The Curtiss 0X-5

In a class by itself


Some machines carry their own distinctive personality — ones about which the “old-timers” always just nod and smile when their name is mentioned. With engines, it’s often a distinctive sound, the way it cranks over and starts up, or how it whines at full power. For many of those who either remember or simply enjoy antique airplanes, the Curtiss OX-5 V-8 engine has that distinctive, unmistakable sound. Admirers and detractors alike agree that “you always know an OX-5.”

Even for its time, the Curtiss OX-5 was neither state-of-the-art nor even close to “high performance” on the airframes to which it was mounted. It required an incredible amount of pre- and post-flight maintenance, and time between overhauls was very short, often less than 50 hours, as recommended by the Curtiss maintenance manual. And yet, after a hundred years, a good number of them are still being flown by pilots and restorers who wouldn’t think of using anything else. So why all the adoration and loyalty?

Development
For one thing, the OX-5 is an engineering and manufacturing milestone in aviation history. Glenn Curtiss was known for assembling a world-renowned engine design team, including Charles Manley, Henry Keckler, and Charles Kirkham. Beginning with its first two-cylinder motorcycle engines that eventually led to aviation power plants, the Curtiss company was dedicated to the V-style cylinder arrangement that grew quickly from two, to four, then to eight cylinders. (Curtiss also developed in-line engine models.)

By 1908, the basic “OX” design was in place. For the next few years it went through several modifications (from OX, to OX-2, and OX-3), especially in valve train design and fuel delivery methods, until 1915 when the first OX-5 was born. The massive (and heavy) aluminum wet sump crankcase was the source of the force feed and spray lubrication system. The Curtiss manual warns that “the proper lubrication of any mechanism is of so vital importance, and any neglect is so sure to cause expensive repairs that the mechanician should make it his unfailing habit to look after it daily.” On the side of the crankcase was both a simple metal pointer attached to a float inside the sump, as well as a manual sight displaying the level in the 3-gallon sump chamber. Two baffle plates inside the crankcase sloped toward the center from each end providing positive lubrication and “at no practical flying angle can the cylinders become flooded with oil.” A simple gear pump forced oil from the sump to the hollow camshaft and bearings, then to the crankshaft bearings via connecting tubes. Oil spray flung off the crankshaft lubricated piston pin bearings and cylinder walls.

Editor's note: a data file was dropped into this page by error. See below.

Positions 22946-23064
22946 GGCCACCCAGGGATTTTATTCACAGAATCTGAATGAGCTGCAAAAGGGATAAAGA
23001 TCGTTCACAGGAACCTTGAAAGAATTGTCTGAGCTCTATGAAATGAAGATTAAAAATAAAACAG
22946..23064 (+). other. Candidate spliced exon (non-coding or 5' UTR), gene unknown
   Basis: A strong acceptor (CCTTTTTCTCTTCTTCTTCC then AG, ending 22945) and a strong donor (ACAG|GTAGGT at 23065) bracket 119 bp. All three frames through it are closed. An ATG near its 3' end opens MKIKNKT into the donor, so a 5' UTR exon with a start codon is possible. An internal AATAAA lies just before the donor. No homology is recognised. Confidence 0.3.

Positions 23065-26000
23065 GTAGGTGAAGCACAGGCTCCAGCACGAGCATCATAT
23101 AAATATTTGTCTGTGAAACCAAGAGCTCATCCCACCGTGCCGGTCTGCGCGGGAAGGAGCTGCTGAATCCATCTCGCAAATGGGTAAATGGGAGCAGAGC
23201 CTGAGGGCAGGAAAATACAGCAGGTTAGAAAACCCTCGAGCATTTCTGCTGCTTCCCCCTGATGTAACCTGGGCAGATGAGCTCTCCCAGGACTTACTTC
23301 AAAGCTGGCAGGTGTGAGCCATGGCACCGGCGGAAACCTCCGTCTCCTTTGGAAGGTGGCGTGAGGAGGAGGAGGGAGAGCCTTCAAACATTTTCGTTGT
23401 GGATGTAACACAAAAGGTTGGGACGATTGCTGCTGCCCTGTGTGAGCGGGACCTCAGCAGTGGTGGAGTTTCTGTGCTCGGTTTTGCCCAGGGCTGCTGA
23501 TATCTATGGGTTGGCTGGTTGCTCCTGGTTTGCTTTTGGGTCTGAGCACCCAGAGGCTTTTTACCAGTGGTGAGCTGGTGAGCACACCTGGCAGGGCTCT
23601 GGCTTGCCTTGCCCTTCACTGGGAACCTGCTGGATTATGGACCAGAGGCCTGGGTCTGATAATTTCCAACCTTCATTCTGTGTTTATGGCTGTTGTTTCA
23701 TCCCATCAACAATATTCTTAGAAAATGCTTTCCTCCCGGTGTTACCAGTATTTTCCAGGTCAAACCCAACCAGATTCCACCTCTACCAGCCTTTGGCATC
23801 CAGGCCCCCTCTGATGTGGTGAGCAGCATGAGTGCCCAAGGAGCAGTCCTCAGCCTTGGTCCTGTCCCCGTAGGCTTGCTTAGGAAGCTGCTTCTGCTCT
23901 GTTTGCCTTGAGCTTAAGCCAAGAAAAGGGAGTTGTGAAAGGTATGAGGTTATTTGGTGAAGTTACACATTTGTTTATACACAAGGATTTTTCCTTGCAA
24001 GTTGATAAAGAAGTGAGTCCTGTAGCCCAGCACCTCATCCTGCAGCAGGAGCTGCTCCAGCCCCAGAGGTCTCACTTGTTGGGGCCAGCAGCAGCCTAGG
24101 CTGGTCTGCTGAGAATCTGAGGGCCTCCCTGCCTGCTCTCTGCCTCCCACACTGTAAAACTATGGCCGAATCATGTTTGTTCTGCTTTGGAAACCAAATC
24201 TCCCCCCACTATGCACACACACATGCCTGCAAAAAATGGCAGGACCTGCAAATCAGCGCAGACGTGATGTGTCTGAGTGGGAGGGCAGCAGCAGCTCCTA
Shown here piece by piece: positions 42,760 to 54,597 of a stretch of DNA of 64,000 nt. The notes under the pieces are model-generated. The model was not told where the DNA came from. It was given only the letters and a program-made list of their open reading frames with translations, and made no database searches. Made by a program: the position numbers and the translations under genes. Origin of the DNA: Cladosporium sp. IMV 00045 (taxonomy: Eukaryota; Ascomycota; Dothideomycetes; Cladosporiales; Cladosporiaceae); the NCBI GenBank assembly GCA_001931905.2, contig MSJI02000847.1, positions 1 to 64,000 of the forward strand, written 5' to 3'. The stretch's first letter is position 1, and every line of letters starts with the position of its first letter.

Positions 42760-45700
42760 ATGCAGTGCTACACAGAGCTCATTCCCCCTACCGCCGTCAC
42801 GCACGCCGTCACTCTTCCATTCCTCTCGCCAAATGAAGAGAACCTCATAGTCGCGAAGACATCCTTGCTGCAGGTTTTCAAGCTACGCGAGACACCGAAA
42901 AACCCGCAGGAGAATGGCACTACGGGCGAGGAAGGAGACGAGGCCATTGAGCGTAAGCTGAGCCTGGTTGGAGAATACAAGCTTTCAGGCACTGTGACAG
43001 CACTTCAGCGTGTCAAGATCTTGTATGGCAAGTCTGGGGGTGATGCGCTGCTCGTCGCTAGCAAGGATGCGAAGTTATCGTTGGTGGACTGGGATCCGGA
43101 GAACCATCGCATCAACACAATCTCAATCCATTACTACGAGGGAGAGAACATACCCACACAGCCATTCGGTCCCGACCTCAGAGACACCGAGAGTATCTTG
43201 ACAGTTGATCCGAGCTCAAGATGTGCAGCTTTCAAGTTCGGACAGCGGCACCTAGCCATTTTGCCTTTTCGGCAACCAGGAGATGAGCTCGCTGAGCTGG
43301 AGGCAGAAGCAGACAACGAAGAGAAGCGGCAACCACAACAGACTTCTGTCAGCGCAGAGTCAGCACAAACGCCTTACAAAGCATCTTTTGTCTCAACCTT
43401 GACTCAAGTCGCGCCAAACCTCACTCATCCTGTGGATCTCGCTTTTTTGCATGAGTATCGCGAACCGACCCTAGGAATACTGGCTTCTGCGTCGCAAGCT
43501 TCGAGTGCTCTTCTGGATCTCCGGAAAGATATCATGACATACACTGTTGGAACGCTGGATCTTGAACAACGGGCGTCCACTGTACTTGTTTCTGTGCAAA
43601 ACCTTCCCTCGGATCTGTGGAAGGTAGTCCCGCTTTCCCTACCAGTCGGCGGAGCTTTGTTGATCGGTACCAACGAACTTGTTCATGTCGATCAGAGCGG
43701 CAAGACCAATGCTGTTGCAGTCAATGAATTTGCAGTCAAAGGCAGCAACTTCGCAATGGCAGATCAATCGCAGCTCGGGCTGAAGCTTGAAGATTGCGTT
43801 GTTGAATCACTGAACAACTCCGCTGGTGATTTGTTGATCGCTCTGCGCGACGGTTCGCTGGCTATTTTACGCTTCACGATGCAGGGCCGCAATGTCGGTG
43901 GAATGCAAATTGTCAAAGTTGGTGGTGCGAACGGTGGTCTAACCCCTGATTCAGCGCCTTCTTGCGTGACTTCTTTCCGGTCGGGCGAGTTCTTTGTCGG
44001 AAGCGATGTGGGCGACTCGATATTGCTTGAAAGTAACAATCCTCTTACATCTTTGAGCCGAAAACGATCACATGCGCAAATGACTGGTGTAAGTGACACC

Eight cast-iron cylinders were individually bolted to the rigid crankcase and arranged in two banks of four in a 90-degree “V.” Each cylinder was held in place by four long bolts attached (in most cases) to cross strapping on top of the head. The style created cooling challenges which was met by designing cross-flow cylinder heads with overhead valves and water cooling. The first models used a copper-nickel alloy water jacket which soon gave way to one of brazed-on steel.

Keckler developed a unique valve operating system which used one nickel steel intake and one tungsten steel exhaust valve per cylinder. The exhaust valves required an unusually long rocker arm actuated by a solid steel push rod that moved up and down inside the larger hollow intake push tube. The unique and sometimes fragile valve mechanism used no internal oil and, in fact, had to be hand lubricated before each flight. As the Curtiss manual described, “minute holes are drilled in alignment with the external holes. As oil is forced into these external holes [by hand] the hollow spaces inside the pins act as reservoirs, and will oil evenly all bearings of the rocker arm mechanism for several [usually no more than three] hours after being filled.” This arrangement allowed for greater valve lift and duration for the “under square” (thus high torque) engine with its 4-inch bore and 5-inch stroke. The OX-5 displaced 503 cubic inches and created 90 hp at 1,400 rpm. It was the best Curtiss engine design yet and would serve the aviation industry in large numbers for the next 30 years.

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